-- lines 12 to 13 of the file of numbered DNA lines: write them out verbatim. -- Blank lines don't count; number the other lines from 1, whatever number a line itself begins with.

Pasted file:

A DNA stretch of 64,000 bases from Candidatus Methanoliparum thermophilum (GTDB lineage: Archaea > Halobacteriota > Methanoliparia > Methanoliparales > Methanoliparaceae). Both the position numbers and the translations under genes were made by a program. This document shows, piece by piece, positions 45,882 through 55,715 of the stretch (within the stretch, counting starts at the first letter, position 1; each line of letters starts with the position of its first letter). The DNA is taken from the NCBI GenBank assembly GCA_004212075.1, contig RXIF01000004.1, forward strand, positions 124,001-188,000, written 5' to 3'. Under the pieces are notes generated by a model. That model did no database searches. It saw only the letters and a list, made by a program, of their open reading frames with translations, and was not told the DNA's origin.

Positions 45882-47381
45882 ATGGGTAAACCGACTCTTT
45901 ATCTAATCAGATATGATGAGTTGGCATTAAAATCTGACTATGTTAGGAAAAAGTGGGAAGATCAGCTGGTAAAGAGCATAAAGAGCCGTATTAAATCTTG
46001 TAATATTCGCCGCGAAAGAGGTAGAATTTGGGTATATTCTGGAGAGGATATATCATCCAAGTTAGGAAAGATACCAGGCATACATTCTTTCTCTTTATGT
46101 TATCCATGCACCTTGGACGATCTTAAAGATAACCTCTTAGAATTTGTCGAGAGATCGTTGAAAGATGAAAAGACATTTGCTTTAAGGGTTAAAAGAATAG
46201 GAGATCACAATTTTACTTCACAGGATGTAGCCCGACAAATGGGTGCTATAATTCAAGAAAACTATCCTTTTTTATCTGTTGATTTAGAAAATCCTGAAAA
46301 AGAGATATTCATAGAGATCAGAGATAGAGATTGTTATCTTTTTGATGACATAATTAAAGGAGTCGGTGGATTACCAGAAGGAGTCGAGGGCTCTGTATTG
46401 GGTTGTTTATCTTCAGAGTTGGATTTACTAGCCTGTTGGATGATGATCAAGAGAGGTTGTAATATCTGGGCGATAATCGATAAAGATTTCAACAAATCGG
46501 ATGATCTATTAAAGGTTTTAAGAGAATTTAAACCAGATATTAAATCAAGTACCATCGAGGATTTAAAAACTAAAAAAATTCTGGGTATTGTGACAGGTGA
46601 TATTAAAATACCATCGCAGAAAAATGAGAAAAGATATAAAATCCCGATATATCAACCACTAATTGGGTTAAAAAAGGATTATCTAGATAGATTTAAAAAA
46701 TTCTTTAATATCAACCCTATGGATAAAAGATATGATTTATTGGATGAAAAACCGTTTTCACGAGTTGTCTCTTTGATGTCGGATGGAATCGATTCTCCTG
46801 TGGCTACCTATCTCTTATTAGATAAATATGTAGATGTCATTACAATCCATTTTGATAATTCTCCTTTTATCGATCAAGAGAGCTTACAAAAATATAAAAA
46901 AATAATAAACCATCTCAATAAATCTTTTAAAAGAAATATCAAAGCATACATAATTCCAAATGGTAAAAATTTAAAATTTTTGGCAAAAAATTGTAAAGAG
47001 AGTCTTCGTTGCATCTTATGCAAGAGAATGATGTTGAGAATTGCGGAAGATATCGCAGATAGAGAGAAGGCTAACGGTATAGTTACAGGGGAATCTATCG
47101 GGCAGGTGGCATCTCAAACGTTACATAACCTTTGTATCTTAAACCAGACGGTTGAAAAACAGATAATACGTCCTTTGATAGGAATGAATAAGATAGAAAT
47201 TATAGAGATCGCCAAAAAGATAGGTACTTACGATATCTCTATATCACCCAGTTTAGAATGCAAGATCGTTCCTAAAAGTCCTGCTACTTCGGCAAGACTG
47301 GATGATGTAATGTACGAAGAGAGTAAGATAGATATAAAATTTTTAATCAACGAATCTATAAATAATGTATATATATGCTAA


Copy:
46701 TTCTTTAATATCAACCCTATGGATAAAAGATATGATTTATTGGATGAAAAACCGTTTTCACGAGTTGTCTCTTTGATGTCGGATGGAATCGATTCTCCTG
46801 TGGCTACCTATCTCTTATTAGATAAATATGTAGATGTCATTACAATCCATTTTGATAATTCTCCTTTTATCGATCAAGAGAGCTTACAAAAATATAAAAA